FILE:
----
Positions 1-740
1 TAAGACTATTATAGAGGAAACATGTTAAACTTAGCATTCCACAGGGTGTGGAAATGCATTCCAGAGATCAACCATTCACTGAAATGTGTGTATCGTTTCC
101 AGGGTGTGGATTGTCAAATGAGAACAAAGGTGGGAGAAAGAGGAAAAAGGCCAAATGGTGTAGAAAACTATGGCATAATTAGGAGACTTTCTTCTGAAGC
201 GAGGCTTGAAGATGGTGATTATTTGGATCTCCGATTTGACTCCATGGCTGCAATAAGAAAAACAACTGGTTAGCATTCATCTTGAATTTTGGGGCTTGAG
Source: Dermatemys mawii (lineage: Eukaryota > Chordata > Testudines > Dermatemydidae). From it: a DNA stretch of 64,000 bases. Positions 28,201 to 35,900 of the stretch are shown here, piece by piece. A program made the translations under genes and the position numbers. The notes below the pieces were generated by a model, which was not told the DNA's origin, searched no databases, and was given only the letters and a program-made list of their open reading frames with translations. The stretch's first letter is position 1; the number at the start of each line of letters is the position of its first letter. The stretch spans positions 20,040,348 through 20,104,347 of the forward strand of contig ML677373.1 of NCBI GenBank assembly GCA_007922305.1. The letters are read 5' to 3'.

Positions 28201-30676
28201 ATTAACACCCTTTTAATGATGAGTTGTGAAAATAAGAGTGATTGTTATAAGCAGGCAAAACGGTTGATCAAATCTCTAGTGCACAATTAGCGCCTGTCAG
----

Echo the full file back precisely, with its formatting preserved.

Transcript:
Positions 1-740
1 TAAGACTATTATAGAGGAAACATGTTAAACTTAGCATTCCACAGGGTGTGGAAATGCATTCCAGAGATCAACCATTCACTGAAATGTGTGTATCGTTTCC
101 AGGGTGTGGATTGTCAAATGAGAACAAAGGTGGGAGAAAGAGGAAAAAGGCCAAATGGTGTAGAAAACTATGGCATAATTAGGAGACTTTCTTCTGAAGC
201 GAGGCTTGAAGATGGTGATTATTTGGATCTCCGATTTGACTCCATGGCTGCAATAAGAAAAACAACTGGTTAGCATTCATCTTGAATTTTGGGGCTTGAG
Source: Dermatemys mawii (lineage: Eukaryota > Chordata > Testudines > Dermatemydidae). From it: a DNA stretch of 64,000 bases. Positions 28,201 to 35,900 of the stretch are shown here, piece by piece. A program made the translations under genes and the position numbers. The notes below the pieces were generated by a model, which was not told the DNA's origin, searched no databases, and was given only the letters and a program-made list of their open reading frames with translations. The stretch's first letter is position 1; the number at the start of each line of letters is the position of its first letter. The stretch spans positions 20,040,348 through 20,104,347 of the forward strand of contig ML677373.1 of NCBI GenBank assembly GCA_007922305.1. The letters are read 5' to 3'.

Positions 28201-30676
28201 ATTAACACCCTTTTAATGATGAGTTGTGAAAATAAGAGTGATTGTTATAAGCAGGCAAAACGGTTGATCAAATCTCTAGTGCACAATTAGCGCCTGTCAG